- December 31, which is the day that Judas Iscariot committed suicide
Sailors often avoided setting sail on all these days, and the most superstitious sailors only set sail on Sundays, which were considered a lucky day for sailing.
- Cats are Good Omens
Despite what we hear around this time of the year, having a cat onboard was a positive and was often done on purpose. Cats were loved for their love of hunting rats. Rats often invaded old trading ships as they were attracted to the food cargo. The rats also carried diseases and were found gnawing away at the wood, ropes, and later the electrical wiring onboard. Because cats were such a good token onboard, if the ship’s cat were to approach a sailor and linger, that was good luck for the sailor. If the cat approached but then turned away, that was bad luck. Because of this superstition, sailors kept the ship’s cat happily fed and content. Wives of fishermen were known to keep black cats at home to keep their husbands safe while they were at sea. While cats were primarily seen as good luck, sailors always expected bad outcomes and therefore, cats have a bad omen as well. Some mariners believed cats had magical powers stored in their tails and could control weather. But just as cats were believed to protect ships from bad weather, it was believed they could cause bad weather if they fell or were thrown overboard. If the cat went overboard and the ship did not sink during a storm, the ship had bad luck for nine years. Other nautical superstitions regarding cats include:
- A ship’s cat sneezing meant it was going to rain
- A ship cat acting frisky meant a windy day was coming
- If the ship’s cat licked its fur in the opposing direction meant a hailstorm was in the works.
While these sailors’ superstitions may sound foolish, they are somewhat based on reality. Because of their sensitive inner ears, cats can detect changes in weather more acutely than other animals. For example, cats can sense the low atmospheric pressure that often comes before sea storms, which may cause them to act restless or nervous.
- No Redheads Onboard
It used to be thought that people who had red hair were unlucky. A person with red hair was not welcome onboard and were avoided entirely by sailors. If a sailor was to happen upon a red-haired person before boarding the ship, the sailor needed to speak to the red-haired person before they spoke to him. This action would dismiss the bad luck that comes from encountering a redhead before setting sail.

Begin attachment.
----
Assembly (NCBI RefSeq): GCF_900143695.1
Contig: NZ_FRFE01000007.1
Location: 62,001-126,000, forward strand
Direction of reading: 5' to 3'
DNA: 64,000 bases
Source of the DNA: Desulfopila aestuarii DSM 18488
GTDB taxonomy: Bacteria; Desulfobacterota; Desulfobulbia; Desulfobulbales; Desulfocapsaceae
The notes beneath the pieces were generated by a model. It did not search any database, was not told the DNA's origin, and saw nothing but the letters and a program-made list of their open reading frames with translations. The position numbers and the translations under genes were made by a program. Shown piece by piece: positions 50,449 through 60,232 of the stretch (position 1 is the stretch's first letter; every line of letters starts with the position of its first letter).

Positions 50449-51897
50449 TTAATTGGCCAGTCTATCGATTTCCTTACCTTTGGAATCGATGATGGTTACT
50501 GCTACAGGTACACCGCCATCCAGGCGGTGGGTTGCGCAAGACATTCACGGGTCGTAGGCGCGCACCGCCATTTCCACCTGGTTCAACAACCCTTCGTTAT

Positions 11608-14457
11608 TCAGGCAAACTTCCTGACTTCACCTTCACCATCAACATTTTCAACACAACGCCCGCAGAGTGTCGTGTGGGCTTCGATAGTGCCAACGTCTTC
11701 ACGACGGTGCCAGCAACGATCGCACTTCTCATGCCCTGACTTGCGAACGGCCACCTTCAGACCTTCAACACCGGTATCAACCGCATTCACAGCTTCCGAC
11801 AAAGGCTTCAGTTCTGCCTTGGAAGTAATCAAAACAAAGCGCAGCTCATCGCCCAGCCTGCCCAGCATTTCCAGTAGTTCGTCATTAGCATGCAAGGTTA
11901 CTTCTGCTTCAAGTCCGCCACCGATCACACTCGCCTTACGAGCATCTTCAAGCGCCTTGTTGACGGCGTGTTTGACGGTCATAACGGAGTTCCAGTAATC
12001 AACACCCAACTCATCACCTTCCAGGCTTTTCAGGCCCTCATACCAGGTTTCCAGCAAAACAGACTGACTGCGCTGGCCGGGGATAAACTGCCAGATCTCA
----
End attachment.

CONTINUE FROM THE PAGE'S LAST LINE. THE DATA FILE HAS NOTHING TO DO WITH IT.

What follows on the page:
- Tattoos are Good
Because early sailors believed strongly in the power of symbols and prophecies, they frequently tattooed specific images on their bodies to bring good luck or to repel misfortune. For example, seafarers often had a tattoo of a nautical star or compass rose that they believed would help guide them home.
Sailors also tattooed pictures of roosters or pigs on their feet to protect them from drowning. Many sailors could not swim and believed that the gods would have clemency on them during a shipwreck if they saw the animals on their feet. The gods would see the roosters or pigs and collect the sailors from the water to place them safely back on land.
This superstition may have developed because lighter livestock like roosters and hens would often survive after a shipwreck because their crates would float in the ocean. The pigs were held in containers that would float after a wreck, and that was believed to keep them alive.
- Choose Your Words Wisely
Although sailors are notorious for using foul language, there are some words that seafarers avoided because they were believed to bring bad luck. Saying “drown” while on a boat was supposed to summon the event itself. “Good luck” and “goodbye” was also forbidden, and it was unlucky for sailors’ wives to wave goodbye or call after their husbands once they left the house for a sea journey. Words related to land brought bad luck if mentioned at sea, such as the words pig, fox, rabbit, and church. Even swearing while fishing was seen as bad luck.
Other superstitions include:
- If a sailor’s hat went overboard that meant the trip would take a long time
- If a sailor groomed themselves by trimming nails, cutting their hair, or shaving their beard, they would induce bad luck
- Tea was not supposed to be stirred with a knife or fork; this would invite bad luck
- Salt was not to be passed directly; this is bad luck. Crewmen were to put the salt down on the table before the next picked it up
- To encourage fish to be caught, Scottish fishermen would begin their fishing session by throwing one of the crew members overboard and then hauling him back on
- Variations of the saying, “Red Sky at Night, Sailor’s Delight; Red Sky in Morning, Sailors Take Warning,” also refer to meteorological predictions dating back to biblical times. For example, when the sky is red at sunset, high pressure and stable air are approaching from the west. By contrast, at dawn, red skies indicate coming rain and possibly stormy seas.